VPNs or Profiles causing internet connection issues?
A frequent issue we’ve seen on iOS devices brought in to our stores and service centres recently, is a lack of connectivity to the internet. A lot of the time, the inability to connect to the internet is down to Profiles and VPNs. Get the benefit of our Derby store manager, Rob Whitaker's experience and solve your own connectivity woes without a trip to your local KRCS!
VPNs and Profiles are quite complex and why many people have trouble resolving any subsequent issues. If you know this is the reason causing the connection issue, it can be fixed in a couple of seconds. If you haven't realised this is the cause of your connection problems, often peoples response is to restore the device from backup, which unfortunately won’t work. The only other option would be reformat and setup the iPhone or iOS device as a new device, which obviously deletes all your personal data. Losing your photos, passowrds, contacts and all the other things which make your phone, yours, is the last thing we want, especially when it could have been averted with a quick trip in to your iPhones settings.
VPN stands for Virtual Private Network. They’re designed to make it appear as if you are connecting to a network from a different physical location. e.g. We have a VPN that connects us to our head office in Nottingham, where certain information is stored. We can then retrieve that information at our Derby location. VPNs can be useul for businesses to give people remote access to their systems, without having to leave all of their systems open to the anyone on the internet who cared to look for them. VPNs are an integral part of sending some, or all of your web traffic, to a central location required for work. Always check if this is the case before removing a VPN. If a VPN has been installed by an IT provider, you should contact them for support in the first instance.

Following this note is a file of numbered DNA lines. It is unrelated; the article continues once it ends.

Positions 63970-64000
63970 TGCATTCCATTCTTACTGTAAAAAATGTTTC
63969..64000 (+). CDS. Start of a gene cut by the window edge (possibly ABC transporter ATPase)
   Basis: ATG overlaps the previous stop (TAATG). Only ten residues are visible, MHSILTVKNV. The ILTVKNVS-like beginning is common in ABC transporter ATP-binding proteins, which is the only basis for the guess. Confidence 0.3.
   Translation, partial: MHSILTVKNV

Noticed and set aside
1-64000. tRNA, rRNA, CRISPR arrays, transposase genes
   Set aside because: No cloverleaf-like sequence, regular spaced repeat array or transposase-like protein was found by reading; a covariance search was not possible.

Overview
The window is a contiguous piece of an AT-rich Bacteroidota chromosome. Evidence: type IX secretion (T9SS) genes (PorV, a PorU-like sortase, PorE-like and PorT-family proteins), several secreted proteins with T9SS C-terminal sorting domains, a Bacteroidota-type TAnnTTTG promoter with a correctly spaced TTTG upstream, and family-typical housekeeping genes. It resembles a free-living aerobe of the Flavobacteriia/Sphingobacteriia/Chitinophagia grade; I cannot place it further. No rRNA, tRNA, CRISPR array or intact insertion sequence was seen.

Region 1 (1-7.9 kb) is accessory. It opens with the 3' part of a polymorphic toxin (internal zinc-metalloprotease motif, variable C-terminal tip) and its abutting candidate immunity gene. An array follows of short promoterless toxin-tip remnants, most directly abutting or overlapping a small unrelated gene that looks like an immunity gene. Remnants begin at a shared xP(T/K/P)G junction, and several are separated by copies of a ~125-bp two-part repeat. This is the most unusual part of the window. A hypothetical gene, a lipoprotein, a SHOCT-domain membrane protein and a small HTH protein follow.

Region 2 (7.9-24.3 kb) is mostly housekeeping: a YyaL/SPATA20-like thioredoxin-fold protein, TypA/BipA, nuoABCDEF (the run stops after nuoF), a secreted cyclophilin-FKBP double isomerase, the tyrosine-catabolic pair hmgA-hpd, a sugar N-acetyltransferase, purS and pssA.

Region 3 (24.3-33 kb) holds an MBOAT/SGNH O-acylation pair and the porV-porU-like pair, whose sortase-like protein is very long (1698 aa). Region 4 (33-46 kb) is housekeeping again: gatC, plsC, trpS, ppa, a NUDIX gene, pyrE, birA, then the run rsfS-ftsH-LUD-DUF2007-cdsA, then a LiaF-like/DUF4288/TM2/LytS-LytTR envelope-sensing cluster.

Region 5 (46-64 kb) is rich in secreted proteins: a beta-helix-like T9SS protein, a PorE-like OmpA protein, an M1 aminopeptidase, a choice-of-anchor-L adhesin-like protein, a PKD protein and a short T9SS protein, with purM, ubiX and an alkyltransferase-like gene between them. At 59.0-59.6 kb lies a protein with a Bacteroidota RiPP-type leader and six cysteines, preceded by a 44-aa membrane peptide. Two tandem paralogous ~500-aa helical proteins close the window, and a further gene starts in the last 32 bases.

People have started using VPNs because they offer a few benefits to ordinary internet users, but these are usually misunderstood.
VPNs tunnel your network traffic to another network so they can be used to send all your internet traffic to a via a country. This means you can sometimes evade geo-blocking on services like Netflix and BBC iPlayer. However, most providers know what IP addresses public VPN services use, and counter-block. Meaning this is often no longer possible.
Some people use VPNs to give themselves better security online. Everything that travels through a VPN is encrypted on the device, then decrypted when this gets to your VPN provider. Once at your VPN provider all your web traffic is in the clear. Often people see this encryption as a golden bullet for privacy, but its only valid if you trust your VPN more than your ISP (Internet Service Provider). If you’re using public WiFi, you really need to be using a VPN as these will usually be mining your data to pay for the WiFi service. However, on your own ISP or cellular connection VPNs aren't often needed.
Using a well regarded, paid for VPN like TunnelBear is great, but free VPNs are usually paid for by data mining (Hotspot shield, Hola), so if you use one of these this is considerably less secure and private than your own ISP.
Why are they causing problems?
We have have seen 4 ways these have caused problems. 1 - 3 result in no internet connection at all, or only very occasional internet connection for very short periods of time, often when first connecting to a WiFi network.
1. You are using a free VPN service and have run out of data